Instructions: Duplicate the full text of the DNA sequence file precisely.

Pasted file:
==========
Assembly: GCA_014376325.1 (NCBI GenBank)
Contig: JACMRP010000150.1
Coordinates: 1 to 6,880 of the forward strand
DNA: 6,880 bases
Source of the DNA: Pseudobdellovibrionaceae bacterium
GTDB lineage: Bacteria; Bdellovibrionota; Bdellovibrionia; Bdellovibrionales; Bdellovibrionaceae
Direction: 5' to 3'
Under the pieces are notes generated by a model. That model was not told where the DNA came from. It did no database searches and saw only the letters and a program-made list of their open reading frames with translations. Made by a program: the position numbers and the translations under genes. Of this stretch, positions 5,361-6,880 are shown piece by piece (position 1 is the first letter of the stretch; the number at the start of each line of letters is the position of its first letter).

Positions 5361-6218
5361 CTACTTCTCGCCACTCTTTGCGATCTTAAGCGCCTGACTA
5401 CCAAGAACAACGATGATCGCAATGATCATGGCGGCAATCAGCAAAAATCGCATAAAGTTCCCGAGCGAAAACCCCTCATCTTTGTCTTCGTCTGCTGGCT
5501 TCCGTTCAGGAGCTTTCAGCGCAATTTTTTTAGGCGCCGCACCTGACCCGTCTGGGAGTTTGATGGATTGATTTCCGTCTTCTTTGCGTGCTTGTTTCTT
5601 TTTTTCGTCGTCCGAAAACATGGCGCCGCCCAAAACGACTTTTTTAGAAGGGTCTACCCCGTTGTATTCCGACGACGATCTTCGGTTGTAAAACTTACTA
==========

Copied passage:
Assembly: GCA_014376325.1 (NCBI GenBank)
Contig: JACMRP010000150.1
Coordinates: 1 to 6,880 of the forward strand
DNA: 6,880 bases
Source of the DNA: Pseudobdellovibrionaceae bacterium
GTDB lineage: Bacteria; Bdellovibrionota; Bdellovibrionia; Bdellovibrionales; Bdellovibrionaceae
Direction: 5' to 3'
Under the pieces are notes generated by a model. That model was not told where the DNA came from. It did no database searches and saw only the letters and a program-made list of their open reading frames with translations. Made by a program: the position numbers and the translations under genes. Of this stretch, positions 5,361-6,880 are shown piece by piece (position 1 is the first letter of the stretch; the number at the start of each line of letters is the position of its first letter).

Positions 5361-6218
5361 CTACTTCTCGCCACTCTTTGCGATCTTAAGCGCCTGACTA
5401 CCAAGAACAACGATGATCGCAATGATCATGGCGGCAATCAGCAAAAATCGCATAAAGTTCCCGAGCGAAAACCCCTCATCTTTGTCTTCGTCTGCTGGCT
5501 TCCGTTCAGGAGCTTTCAGCGCAATTTTTTTAGGCGCCGCACCTGACCCGTCTGGGAGTTTGATGGATTGATTTCCGTCTTCTTTGCGTGCTTGTTTCTT
5601 TTTTTCGTCGTCCGAAAACATGGCGCCGCCCAAAACGACTTTTTTAGAAGGGTCTACCCCGTTGTATTCCGACGACGATCTTCGGTTGTAAAACTTACTA